Executive Chef__How do I find one?

Discussion in 'Professional Chefs' started by postmaster, Oct 14, 2011.

  1. postmaster

    postmaster

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    Hi all,

    We are having a difficult time finding an Executive Chef to run a new upscale dining restaurant in Camden, Arkansas.

    A little background:

    This is a new restaurant that specializes in (new) American cuisine located in a small town in south central Arkansas. The restaurant is in a completely remodeled 1896 US Post Office that has never been a restaurant before. All the equipment is new, even the forks have never been used. The restaurant seats 80 on the fine dining level, 50 on the bar level, and 100 on a seasonal outside patio. Their is nothing like this place for at least 100 miles in any direction. The owners are new to the restaurant industry, but are willing to invest the time and MONEY to make this project work. If you want to take a look



    or

    www.postmastersgrill.com

    Our problem is:

    How and where do we advertise for an Executive Chef?

    How do we check out their qualifications? The ones we have talked to all their references are either out of business, or are just personal friends.

    What are Executive Chefs interested in for their next job? Is it money, challenge, area of country, etc.

       I know it is a combination of many factors, but what really is the deciding factor.

    This restaurant does have a few special situations, don't they all. It is in an unusual area of the country, economically depressed, the ones that have money do, the ones that don't REALLY don't. This does make for good real estate prices. It is two hours to a bigger city (Little Rock, Shreveport)

    This is a really excellent opportunity for the right person, beautiful new restaurant with unlimited potential.

    HOW DO WE FIND OUR EXECUTIVE CHEF?

    Thanks in advance for the help, I really find the forum extremely helpful and read it every day.

    Doug
     
  2. panini

    panini

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    Let's throw another log onto the food business fire.

    Let's see. Why does small food business have no financial respect in the financial world?

    Might as well mail it in now.
     
  3. greyeaglem

    greyeaglem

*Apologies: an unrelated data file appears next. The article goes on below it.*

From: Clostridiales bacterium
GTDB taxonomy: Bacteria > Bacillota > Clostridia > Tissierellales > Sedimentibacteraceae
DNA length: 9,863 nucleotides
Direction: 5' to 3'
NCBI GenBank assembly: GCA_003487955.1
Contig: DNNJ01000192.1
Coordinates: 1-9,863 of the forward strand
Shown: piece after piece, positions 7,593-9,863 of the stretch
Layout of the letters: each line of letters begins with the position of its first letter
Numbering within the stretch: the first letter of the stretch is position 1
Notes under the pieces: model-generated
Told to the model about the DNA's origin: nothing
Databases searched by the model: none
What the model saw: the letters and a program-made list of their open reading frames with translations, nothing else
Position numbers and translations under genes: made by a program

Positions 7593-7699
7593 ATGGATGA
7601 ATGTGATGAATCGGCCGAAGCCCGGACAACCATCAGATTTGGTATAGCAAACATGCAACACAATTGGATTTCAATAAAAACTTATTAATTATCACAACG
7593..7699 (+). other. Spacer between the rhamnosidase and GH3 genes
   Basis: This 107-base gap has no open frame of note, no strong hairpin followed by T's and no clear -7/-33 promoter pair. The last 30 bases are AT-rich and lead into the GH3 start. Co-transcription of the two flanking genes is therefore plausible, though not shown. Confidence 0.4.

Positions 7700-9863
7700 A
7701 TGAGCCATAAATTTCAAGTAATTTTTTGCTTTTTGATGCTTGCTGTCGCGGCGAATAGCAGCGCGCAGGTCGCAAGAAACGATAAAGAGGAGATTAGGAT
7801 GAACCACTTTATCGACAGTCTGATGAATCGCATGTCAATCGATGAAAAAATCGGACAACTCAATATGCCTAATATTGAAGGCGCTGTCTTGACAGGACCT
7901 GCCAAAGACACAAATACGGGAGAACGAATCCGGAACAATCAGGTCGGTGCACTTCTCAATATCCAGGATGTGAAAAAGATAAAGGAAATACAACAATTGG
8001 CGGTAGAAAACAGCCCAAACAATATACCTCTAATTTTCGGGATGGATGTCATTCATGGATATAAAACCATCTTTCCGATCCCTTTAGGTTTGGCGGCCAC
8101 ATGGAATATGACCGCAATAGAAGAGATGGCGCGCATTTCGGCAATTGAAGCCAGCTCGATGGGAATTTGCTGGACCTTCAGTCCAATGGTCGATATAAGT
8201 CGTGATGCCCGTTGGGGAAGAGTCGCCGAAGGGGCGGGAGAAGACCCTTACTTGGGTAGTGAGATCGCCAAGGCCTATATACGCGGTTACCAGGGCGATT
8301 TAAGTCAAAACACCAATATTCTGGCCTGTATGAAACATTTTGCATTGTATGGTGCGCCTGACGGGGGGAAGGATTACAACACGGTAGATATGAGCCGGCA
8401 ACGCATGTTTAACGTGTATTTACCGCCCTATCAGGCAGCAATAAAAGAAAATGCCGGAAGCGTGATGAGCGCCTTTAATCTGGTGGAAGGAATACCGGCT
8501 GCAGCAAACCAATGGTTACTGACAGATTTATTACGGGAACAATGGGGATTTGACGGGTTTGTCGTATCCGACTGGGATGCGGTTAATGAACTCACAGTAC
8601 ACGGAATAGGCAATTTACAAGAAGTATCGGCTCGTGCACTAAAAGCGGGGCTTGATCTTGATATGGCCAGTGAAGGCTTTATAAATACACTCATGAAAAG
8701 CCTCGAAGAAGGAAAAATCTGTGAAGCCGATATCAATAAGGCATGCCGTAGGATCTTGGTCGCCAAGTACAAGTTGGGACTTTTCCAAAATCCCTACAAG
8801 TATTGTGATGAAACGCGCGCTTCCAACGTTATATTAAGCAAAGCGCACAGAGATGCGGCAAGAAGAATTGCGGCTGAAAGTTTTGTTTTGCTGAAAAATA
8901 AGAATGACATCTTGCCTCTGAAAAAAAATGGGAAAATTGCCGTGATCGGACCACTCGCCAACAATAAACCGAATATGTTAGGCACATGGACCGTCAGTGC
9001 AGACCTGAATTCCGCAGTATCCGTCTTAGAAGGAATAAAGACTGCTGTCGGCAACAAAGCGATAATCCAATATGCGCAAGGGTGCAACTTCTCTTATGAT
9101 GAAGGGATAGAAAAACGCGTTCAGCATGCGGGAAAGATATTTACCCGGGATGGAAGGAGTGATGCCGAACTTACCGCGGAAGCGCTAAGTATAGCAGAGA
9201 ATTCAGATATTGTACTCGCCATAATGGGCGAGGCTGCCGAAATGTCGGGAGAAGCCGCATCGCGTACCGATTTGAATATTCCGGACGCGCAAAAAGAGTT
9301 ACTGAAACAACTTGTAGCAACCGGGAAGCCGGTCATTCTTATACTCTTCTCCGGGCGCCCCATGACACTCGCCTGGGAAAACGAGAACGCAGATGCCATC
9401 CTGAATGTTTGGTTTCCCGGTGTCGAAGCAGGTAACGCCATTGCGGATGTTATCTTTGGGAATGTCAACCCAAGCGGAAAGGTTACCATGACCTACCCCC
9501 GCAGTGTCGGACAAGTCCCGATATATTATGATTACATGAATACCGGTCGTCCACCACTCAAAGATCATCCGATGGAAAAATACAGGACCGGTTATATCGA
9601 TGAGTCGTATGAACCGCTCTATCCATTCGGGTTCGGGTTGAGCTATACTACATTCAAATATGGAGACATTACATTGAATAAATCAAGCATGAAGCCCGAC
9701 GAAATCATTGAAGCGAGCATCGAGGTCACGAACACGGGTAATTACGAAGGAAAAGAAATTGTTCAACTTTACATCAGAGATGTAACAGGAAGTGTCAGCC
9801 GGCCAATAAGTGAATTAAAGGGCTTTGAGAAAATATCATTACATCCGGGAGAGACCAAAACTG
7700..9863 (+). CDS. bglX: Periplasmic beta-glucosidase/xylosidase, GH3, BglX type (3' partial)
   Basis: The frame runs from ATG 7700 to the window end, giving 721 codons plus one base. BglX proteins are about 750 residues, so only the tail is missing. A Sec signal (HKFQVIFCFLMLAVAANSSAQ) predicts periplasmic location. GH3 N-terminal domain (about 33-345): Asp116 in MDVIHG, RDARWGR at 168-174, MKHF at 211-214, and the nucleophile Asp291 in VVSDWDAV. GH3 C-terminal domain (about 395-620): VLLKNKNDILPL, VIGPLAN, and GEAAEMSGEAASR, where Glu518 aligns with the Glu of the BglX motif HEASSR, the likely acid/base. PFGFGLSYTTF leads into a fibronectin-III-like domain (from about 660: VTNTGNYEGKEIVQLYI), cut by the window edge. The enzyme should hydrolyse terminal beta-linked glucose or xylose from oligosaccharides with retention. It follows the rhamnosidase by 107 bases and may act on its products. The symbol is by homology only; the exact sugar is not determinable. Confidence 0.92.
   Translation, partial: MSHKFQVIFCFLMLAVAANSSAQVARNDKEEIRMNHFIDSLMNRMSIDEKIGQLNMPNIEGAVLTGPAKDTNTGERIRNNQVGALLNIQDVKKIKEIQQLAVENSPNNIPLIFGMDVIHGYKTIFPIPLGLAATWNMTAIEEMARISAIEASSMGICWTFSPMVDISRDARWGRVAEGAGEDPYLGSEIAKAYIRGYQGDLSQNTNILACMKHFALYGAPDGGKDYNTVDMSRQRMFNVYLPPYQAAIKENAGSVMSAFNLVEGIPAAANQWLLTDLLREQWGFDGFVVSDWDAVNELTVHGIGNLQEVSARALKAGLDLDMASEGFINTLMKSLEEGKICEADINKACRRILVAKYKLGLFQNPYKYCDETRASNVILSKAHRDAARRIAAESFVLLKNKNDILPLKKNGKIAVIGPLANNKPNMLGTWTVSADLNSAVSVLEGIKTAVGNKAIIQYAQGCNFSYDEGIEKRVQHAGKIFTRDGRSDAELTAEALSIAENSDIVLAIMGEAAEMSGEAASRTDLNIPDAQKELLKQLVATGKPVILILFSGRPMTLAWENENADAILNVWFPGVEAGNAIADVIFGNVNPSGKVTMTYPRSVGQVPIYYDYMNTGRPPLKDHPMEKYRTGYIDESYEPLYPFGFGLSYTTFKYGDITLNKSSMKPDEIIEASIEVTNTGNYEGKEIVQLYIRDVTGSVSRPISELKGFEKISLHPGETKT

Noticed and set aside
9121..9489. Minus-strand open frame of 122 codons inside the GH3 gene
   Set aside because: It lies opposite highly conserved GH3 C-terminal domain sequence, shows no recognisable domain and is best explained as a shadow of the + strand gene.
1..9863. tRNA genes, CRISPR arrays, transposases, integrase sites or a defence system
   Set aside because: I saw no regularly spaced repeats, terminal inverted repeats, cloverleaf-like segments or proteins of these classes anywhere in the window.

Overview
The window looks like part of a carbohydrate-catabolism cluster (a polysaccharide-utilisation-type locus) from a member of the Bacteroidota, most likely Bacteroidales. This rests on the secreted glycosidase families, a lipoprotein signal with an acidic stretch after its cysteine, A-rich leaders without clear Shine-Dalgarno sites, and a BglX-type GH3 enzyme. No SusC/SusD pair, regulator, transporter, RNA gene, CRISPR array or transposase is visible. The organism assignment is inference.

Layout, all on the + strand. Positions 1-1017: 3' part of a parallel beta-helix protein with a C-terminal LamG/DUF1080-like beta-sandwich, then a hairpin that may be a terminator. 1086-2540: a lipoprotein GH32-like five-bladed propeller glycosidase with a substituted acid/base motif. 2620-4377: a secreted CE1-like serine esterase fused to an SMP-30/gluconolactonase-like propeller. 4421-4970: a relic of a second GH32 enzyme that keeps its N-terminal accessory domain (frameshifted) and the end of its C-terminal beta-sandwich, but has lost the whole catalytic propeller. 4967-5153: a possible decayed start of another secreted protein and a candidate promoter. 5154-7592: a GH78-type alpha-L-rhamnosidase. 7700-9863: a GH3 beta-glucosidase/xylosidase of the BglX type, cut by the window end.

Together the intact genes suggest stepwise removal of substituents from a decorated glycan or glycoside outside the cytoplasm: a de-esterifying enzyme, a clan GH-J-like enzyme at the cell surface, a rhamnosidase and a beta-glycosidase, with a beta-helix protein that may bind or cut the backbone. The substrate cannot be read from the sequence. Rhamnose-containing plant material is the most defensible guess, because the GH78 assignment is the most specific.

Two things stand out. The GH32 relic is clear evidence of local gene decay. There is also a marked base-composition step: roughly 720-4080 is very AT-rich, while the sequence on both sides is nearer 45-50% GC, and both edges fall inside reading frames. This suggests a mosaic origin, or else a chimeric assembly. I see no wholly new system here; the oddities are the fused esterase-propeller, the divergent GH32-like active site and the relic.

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    You could try a head-hunting company. With so many restaurants closing, it's hard to tell if it's for economic reasons or because of incompetent management (such as the executive chef). It's hard to know what you're getting, which is why a lot of us would like to see a standardization system like they have in the other trades so you know if the person you are hiring is an apprentice, journeyman, master or just someone that hands over tools. There might be someone with legitimate talent that would be interested in your place, but there will also be plenty of would-be star chefs who will be glad to take the salary and give a hang less if the place makes it or not. My question is why someone with no restaurant experience would take on and invest money in this type of project? Especially in this economy when the restaurant business is so volotile even in better times.I see some serious red flags here. Two hours from the nearest city? Fine dining in a depressed area? Are there other businesses in the area that attract wealthy people to draw in the customer base you need? A restaurant is first and foremost a business. It is in the business of selling food. The type of restaurant it will be and the food it will serve is determined by location and the customer base it has to draw from. Are there enough people with money to support the place, because while people from cities will sometimes travel for a meal a two hour dirive is stretching it. That means you have to have enough people in the immediate area that can afford the place. And just becasue they can afford it doesn't mean they'll go there.  People with money tend to entertain each other in their homes. The place I work at is considered to be kind of a special occasion place with prices slightly higher than a fast-casual restaurant. Most of my clientele are regular working people out to celebrate something. I do get people that I know have money, but if I relied on them I'd be out of business. So you might want to shoot for some middle ground here. Our food is simple but well made and the place is clean, That seems to impress people as much as a fancy menu. I just hate to see someone work hard and invest a lot of time and money into a concept that I don't believe can work if conditions are as you stated. The area I live in is fairly stable compared to other parts of the nation and they still had to privitize the local country club because there wasn't enough rich people interested in supporting it. And that was 7 years ago. If it wasn't for weddings and other catered functions, it would be out of  business because their fine dining restaurant just doesn't do enough business. Their chef will rave about how people from the Twin Cities love it, but the fact is they're not in the Twin Cities and the local people can't afford it. And even in big cities fine dining places are taking a whacking. Places like Oceanair and Morton's Steak House, iconic and established as they were, coulldn't make it in this economy. One more piece of advice, if you do decide to go with fine dining and you want to be taken seriously, take the word grill off the name. A "grill" is a small informal place where you can get a beer and a hamburger. Not the image I think you want to project. For instance, you could call it simply The Camden Post Office , your tag line could be "Where everything is first class".  The building looks nice. I wish you all the best luck and hope the business does well.